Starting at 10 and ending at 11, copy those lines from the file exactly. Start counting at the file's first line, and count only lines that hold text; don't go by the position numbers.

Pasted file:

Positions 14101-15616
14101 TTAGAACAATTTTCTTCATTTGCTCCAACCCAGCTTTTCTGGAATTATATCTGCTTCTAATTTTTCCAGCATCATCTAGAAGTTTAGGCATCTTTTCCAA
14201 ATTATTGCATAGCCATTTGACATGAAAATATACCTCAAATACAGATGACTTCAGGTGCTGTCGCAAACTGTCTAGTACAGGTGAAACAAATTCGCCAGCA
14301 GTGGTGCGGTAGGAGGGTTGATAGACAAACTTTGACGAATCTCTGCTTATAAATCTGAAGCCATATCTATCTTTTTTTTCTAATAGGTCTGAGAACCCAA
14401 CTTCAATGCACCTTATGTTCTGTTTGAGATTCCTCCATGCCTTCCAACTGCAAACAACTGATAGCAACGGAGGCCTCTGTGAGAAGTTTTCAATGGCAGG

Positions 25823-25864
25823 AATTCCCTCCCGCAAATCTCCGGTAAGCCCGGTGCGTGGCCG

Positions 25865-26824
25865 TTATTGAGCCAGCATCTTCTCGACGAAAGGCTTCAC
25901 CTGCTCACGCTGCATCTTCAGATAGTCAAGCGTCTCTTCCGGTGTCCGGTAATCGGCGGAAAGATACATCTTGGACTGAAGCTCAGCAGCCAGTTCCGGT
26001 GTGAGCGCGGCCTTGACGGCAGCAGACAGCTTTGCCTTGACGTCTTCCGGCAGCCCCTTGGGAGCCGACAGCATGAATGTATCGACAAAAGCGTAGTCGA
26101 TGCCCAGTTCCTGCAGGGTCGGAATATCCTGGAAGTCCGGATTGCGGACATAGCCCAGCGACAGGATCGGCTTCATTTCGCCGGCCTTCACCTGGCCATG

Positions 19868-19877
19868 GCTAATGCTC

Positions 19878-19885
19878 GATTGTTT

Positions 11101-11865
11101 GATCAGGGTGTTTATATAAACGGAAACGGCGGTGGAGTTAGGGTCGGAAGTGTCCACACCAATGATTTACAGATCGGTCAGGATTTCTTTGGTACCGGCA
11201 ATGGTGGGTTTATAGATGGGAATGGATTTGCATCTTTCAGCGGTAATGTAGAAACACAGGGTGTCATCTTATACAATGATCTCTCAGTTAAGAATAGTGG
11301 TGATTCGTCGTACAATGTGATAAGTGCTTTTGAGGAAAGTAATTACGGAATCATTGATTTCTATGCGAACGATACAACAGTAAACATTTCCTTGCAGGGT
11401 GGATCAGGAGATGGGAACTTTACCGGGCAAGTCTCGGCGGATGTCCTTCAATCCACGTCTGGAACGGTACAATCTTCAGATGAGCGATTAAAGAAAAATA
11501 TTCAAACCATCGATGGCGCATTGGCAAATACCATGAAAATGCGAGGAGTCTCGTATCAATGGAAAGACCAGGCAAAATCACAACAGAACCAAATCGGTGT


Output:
25901 CTGCTCACGCTGCATCTTCAGATAGTCAAGCGTCTCTTCCGGTGTCCGGTAATCGGCGGAAAGATACATCTTGGACTGAAGCTCAGCAGCCAGTTCCGGT
26001 GTGAGCGCGGCCTTGACGGCAGCAGACAGCTTTGCCTTGACGTCTTCCGGCAGCCCCTTGGGAGCCGACAGCATGAATGTATCGACAAAAGCGTAGTCGA